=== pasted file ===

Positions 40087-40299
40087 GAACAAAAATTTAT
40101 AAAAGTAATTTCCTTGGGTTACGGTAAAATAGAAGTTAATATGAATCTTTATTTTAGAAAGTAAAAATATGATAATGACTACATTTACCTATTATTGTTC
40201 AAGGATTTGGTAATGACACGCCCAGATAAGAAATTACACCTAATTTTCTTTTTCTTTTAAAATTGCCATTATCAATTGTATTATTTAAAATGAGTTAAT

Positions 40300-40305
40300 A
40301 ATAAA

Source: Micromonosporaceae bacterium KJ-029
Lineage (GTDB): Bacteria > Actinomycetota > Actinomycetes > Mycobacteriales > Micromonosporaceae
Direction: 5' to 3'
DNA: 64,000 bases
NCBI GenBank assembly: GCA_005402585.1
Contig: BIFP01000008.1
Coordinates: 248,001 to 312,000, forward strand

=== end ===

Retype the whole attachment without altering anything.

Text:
Positions 40087-40299
40087 GAACAAAAATTTAT
40101 AAAAGTAATTTCCTTGGGTTACGGTAAAATAGAAGTTAATATGAATCTTTATTTTAGAAAGTAAAAATATGATAATGACTACATTTACCTATTATTGTTC
40201 AAGGATTTGGTAATGACACGCCCAGATAAGAAATTACACCTAATTTTCTTTTTCTTTTAAAATTGCCATTATCAATTGTATTATTTAAAATGAGTTAAT

Positions 40300-40305
40300 A
40301 ATAAA

Source: Micromonosporaceae bacterium KJ-029
Lineage (GTDB): Bacteria > Actinomycetota > Actinomycetes > Mycobacteriales > Micromonosporaceae
Direction: 5' to 3'
DNA: 64,000 bases
NCBI GenBank assembly: GCA_005402585.1
Contig: BIFP01000008.1
Coordinates: 248,001 to 312,000, forward strand